GamesBeat: I don’t know what the esports scene in Japan is like. Is it important to you?
Morishita: The word is taking on its own life, especially in Japan. The word “esports” is spreading. It’s well known. But it doesn’t stand for just one idea. It’s multiple ideas. There’s a lot of things that can be considered esports. In that sense, we’ve always been focused on a lot of competitive content, whether it’s PvP or or PvE. With Puzzle and Dragons we’ve always had tournaments. We’ve had the Japan Cup, where we have multiple tournaments all over Japan. We’d focus on 10 areas and have separate competitions there, building to a finals in Tokyo. We’d usually have 150,000 people registering and playing. That’s always been, as far as esports, something we’ve always done. Whether that’s exactly like the concept of esports as it’s known in the western market, that’s hard to figure out. But as far as what Japan thinks of as esports, we’ve always been involved in that area.
GamesBeat: How did Grasshopper and Gung Ho come together?
Morishita: It’s a unique, strange combination of two companies, maybe. From our side, though, it doesn’t seem that weird. When you lineup our titles from the past, maybe they don’t seem to mesh well. I’ve done game design on a regular basis, and when we design games at Gung Ho, we tend to focus on younger players and up, whereas Grasshopper is the exact opposite, they’re going for adults. So there’s a difference as far as target audience. But Gung Ho has considerable strength in game design, and Grasshopper has always been strong with interesting world settings and unique concepts for their games. In that sense we fit together well. We have expertise on one side and Grasshopper has expertise in another. Putting those together has been pretty seamless.
GamesBeat: What is it about Gung Ho that attracted Grasshopper?
Hideyuki Shin: I’m not mainly on the business side. I’m mostly on the development side. But in my opinion, up until now, before our partnership, Grasshopper has always focused on being independent. We’d make a game, find a publisher, the publisher would release it. We’ve always gone through that multiple-step process for every release. Now that we’re part of Gung Ho, the publishing side and the development side are working together from the beginning. We start from scratch on every production and work together. We can collaborate with our different skills. From the development side, it’s gotten a lot easier as far as communication and figuring things out together. Marketing considerations can trickle into game development. Things have gotten a lot easier.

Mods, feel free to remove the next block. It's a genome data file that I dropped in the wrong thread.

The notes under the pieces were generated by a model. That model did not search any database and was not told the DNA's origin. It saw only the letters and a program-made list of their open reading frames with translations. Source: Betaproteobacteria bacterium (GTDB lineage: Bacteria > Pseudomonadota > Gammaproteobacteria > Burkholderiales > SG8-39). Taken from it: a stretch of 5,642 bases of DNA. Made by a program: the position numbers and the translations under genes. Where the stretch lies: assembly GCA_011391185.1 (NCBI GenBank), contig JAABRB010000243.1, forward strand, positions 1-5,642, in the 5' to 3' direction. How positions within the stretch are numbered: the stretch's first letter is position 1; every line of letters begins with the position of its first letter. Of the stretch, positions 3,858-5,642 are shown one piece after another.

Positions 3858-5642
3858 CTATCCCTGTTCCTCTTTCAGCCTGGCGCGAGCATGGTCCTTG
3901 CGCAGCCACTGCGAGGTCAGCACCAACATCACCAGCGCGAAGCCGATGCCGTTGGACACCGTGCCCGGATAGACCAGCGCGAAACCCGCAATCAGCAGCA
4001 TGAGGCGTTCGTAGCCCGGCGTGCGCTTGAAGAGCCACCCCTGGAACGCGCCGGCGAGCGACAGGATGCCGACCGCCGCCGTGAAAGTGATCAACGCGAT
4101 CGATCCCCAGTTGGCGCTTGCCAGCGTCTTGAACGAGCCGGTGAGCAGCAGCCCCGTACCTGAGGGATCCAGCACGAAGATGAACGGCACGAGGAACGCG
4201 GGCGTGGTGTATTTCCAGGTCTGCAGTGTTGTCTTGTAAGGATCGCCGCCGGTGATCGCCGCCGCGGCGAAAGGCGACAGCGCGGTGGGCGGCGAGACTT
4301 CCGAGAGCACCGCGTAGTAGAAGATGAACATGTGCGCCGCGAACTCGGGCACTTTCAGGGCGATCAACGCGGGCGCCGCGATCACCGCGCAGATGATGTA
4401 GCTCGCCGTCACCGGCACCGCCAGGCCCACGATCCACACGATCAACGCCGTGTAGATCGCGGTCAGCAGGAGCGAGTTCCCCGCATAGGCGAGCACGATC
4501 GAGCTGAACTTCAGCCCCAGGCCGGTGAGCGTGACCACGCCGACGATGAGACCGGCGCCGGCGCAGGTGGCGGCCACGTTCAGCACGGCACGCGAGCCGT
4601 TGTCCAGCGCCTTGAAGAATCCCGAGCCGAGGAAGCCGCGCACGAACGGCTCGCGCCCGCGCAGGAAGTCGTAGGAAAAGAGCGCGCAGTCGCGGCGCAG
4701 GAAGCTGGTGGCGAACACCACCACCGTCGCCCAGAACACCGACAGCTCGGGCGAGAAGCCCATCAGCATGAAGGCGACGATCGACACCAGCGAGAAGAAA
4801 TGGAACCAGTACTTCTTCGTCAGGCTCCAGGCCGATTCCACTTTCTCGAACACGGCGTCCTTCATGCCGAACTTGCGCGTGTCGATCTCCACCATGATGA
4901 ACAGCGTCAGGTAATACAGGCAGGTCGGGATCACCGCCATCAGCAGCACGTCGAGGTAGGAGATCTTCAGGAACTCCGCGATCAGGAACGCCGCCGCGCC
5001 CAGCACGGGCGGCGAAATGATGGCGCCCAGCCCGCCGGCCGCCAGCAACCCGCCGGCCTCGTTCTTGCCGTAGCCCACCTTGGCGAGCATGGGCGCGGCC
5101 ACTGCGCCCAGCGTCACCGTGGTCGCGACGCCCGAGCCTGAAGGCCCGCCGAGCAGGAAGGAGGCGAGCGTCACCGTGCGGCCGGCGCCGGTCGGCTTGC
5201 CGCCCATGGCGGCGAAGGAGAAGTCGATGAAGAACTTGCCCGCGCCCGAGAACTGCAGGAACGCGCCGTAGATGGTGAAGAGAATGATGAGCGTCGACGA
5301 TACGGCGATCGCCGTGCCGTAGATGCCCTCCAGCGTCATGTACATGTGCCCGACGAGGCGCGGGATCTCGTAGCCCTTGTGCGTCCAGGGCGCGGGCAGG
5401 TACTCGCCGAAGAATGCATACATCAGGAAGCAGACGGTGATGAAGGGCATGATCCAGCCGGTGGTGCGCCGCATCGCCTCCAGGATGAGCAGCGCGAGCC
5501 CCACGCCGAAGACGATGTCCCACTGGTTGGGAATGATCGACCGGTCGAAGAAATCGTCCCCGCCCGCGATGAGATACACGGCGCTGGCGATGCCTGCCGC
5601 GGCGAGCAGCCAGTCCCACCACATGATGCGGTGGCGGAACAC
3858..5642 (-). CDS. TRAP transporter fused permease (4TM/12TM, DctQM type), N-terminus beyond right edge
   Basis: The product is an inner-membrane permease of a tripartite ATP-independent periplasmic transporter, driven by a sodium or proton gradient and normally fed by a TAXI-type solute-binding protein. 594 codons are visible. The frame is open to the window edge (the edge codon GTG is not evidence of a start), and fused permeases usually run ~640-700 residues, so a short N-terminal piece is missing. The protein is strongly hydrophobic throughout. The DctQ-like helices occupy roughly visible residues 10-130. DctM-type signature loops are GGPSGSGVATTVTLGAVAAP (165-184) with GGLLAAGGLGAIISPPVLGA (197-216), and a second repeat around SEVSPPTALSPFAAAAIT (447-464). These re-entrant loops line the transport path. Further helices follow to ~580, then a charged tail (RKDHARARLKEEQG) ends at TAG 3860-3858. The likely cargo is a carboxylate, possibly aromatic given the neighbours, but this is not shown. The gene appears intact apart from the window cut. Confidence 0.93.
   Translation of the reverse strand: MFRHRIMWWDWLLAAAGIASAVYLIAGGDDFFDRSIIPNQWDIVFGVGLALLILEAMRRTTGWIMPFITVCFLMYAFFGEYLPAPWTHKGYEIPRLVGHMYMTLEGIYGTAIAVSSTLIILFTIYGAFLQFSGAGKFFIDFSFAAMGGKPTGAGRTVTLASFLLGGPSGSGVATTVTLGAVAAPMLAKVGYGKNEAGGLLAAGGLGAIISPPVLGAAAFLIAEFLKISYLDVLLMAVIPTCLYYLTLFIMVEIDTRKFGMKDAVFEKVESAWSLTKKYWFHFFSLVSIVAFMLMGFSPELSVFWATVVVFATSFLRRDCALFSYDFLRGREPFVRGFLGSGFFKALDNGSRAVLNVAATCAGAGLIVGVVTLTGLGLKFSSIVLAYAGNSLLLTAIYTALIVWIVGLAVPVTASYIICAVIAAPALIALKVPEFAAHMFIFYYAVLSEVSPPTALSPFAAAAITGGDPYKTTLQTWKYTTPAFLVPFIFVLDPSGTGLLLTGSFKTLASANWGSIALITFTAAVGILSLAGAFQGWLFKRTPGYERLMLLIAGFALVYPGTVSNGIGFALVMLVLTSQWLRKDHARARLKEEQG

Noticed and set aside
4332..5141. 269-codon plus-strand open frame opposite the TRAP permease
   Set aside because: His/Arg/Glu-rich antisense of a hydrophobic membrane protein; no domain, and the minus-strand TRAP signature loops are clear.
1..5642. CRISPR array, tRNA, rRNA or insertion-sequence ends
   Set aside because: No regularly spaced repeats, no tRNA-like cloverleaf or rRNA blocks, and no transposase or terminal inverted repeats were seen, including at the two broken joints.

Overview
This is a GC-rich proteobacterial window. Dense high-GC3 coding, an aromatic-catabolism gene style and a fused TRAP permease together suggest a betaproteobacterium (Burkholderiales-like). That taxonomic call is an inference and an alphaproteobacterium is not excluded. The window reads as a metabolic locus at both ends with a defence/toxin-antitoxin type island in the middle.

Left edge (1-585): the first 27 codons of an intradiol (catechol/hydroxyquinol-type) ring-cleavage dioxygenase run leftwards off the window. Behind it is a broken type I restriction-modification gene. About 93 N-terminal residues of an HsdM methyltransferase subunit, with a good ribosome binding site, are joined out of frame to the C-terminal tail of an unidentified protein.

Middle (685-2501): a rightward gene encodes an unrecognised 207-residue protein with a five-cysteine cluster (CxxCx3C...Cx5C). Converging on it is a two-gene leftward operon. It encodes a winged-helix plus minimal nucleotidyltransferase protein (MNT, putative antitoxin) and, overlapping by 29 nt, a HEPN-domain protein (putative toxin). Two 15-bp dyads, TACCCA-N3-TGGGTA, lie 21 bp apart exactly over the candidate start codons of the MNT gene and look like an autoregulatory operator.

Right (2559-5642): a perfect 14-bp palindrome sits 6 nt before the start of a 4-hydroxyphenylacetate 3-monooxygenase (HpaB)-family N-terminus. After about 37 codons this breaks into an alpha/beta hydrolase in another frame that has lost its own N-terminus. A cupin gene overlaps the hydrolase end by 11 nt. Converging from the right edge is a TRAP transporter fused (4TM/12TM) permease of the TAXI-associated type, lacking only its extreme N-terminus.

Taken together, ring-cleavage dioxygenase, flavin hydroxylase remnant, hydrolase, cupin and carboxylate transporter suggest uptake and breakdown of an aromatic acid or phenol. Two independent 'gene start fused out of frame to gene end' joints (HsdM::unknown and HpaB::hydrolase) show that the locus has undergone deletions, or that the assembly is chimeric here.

GamesBeat: Does this give the development team more reassurance, knowing that you’ve nailed down a publishing partner earlier in the production process?
Shin: That’s definitely a lot easier, yeah. It used to be that we would focus on making a game, but then after we found a publisher they’d have all kinds of requests about the project. Change this, change that. There were never any kickoff meetings where we figured out development together from the beginning, because we’d already developed the game halfway before we found a publisher. So there was always a disconnect there, and when it came to marketing and things like that as well. Now I can directly talk to Mr. Morishita and have regular conversations about what kind of games we want to make for what kind of target audience. It makes life a lot easier. It makes more sense. I know what to figure out right off, instead of getting a bunch of requests later on and thinking, “I don’t know why they want this, but I guess we have to do it.” That’s probably the biggest thing that’s been easier on the development side.